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Concert Reviews:
Tina Turner Still Likes It "Nice And Rough"

Of the Oakland Press

Posted: Friday, November 21, 2008

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AUBURN HILLS -- Tina Turner sings that "What You Get is What You See."

And what 14,000 fans saw Thursday night at the Palace was a stellar performance that defied all laws of age and probably some of physics.

The 68-year-old singer, dubbed "The Queen" by Beyonce -- and much to the chagrin of Aretha Franklin -- at the 50th Annual Grammy Awards in February, is trotting around the world for the first time since a supposed retirement eight years ago. And while it would be a stretch to say that it seems like no time has passed, it was clear on Thursday that despite the time off, Turner didn't have much rust to shake off.

She didn't move as much as she used to, and her voice has grown noticeably thinner, but Turner still displayed the moxie and attitude that's made her one of pop music's top performers, straddling the worlds of gutbucket R&B and sleek rock with a compelling raspy singing style, appealing taste in material and a contagious exuberance for playing in front of the big crowd.

And, yes, those famous legs still look like they've been cryonically preserved over the years.

There were plenty of other choice moments during Turner's concert, a two-hour and 15-minute affair -- plus information -- with so much conceptual production pieces and visual treats it felt like a prototype for a Las Vegas residency show, from hydraulic lifts positioned around the stage to periodic pyrotechnics. Mad Max's "Thunderdome" was recreated on stage for Turner's performance of "We Don't Need Another Hero (Thunderdome)," while a James Bond motif set up here theme from "GoldenEye." The singer's costume changes were covered by slick choreographed segments, and during "Nutbush City Limits" she traveled above her fans' heads in a cherry picker that extended from the stage, leading them in an exuberant call-and-response version of the chorus and even dancing on a part of the device unprotected by a security railing.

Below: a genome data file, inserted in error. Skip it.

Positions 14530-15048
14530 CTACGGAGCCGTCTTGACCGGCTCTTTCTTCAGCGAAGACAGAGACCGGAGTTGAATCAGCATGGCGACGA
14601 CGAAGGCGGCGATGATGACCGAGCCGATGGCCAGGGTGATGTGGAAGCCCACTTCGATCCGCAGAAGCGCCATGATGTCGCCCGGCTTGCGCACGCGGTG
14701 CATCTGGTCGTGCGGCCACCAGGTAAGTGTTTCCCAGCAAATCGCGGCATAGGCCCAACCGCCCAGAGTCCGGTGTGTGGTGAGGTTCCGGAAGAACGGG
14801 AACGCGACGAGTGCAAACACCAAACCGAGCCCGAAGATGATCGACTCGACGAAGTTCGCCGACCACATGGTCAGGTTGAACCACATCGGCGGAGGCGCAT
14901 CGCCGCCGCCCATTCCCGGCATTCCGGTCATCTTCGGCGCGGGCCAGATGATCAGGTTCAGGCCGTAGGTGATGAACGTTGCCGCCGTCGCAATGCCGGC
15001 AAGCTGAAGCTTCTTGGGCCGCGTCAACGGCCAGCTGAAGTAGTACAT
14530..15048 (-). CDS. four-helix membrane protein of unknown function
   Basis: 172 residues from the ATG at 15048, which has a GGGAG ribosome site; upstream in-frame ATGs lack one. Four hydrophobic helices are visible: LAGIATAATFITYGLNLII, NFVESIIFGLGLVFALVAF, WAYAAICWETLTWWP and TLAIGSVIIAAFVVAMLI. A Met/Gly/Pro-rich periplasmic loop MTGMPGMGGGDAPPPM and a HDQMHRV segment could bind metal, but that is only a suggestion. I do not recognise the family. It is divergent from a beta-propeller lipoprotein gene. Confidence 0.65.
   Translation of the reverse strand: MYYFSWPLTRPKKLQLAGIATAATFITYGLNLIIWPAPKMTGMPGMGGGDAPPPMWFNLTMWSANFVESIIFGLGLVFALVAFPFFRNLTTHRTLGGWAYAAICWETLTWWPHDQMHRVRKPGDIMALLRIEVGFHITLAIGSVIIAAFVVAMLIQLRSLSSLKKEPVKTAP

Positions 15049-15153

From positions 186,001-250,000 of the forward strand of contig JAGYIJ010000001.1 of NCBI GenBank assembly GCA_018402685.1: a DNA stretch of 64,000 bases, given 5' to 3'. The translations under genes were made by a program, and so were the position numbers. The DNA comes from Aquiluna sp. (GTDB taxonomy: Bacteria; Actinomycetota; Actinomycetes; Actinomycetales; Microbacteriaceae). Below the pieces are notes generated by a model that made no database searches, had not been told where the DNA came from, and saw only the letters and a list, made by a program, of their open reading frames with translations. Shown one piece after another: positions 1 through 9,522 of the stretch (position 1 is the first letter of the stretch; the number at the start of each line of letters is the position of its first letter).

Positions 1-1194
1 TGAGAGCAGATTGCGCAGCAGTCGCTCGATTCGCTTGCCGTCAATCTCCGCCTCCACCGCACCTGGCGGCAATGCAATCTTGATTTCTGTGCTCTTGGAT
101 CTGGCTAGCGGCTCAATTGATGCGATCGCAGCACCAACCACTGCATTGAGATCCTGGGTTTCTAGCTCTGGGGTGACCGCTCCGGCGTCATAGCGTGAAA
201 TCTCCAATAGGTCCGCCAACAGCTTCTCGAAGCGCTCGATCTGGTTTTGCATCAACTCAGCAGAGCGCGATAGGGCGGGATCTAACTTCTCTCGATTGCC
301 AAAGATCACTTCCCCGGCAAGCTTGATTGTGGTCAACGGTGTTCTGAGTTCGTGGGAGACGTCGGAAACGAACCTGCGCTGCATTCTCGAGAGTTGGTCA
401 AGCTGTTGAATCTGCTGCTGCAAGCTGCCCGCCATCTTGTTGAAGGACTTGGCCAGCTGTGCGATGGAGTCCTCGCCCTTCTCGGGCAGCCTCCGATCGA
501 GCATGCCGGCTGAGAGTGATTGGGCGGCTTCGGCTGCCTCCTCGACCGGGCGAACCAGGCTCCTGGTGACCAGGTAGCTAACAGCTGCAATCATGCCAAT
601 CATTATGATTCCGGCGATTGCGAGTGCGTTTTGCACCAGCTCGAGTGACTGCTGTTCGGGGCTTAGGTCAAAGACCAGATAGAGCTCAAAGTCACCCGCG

Turner also delivered plenty of hit material -- "River Deep, Mountain High," "Better Be Good To Me," "What's Love Got to Do With It?," "Private Dancer," "The Best" -- but the concert's best moments were those that displayed her mettle as an interpreter of others' works. Following a career-spanning video montage, she began the second half of the show seated for a slow, emotive treatment of the Beatles' "Help," followed by Tony Joe White's "Undercover Agent For the Blues," Turner's sultry hit rendition of Al Green's "Let's Stay Together" and an uptempo take on Ann Peebles' "I Can't Stand the Rain." Turner then rocked out on a Rolling Stones medley of "Jumping Jack Flash" and "It's Only Rock 'n' Roll" -- the latter partly sung by backup singer Lisa Fischer, who also tours with the Stones -- while video clips of both Turner and the Stones insinuated the influence she had on Mick Jagger's performing sensibility.

Turner also paid unspoken tribute to her late friend Robert Palmer with an energetic cover of his "Addicted to Love." And you'd be hard-pressed to find more communal happiness at a concert than when Turner and company rolled into the famous "nice and rough" version of Creedence Clearwater Revival's "Proud Mary" that she's been singing for four decades and was just as effective in getting the whole boomer-heavy crowd at the Palace on its feet and dancing like the Ikettes of the late '60s.

As she began the closing "Be Tender With Me Baby," Turner told her Palace fans that "I will leave here remembering you were an absolutely fantastic audience." She can rest assured they were using the same adjective to describe her.

Send your thoughts and comments to Gary Graff


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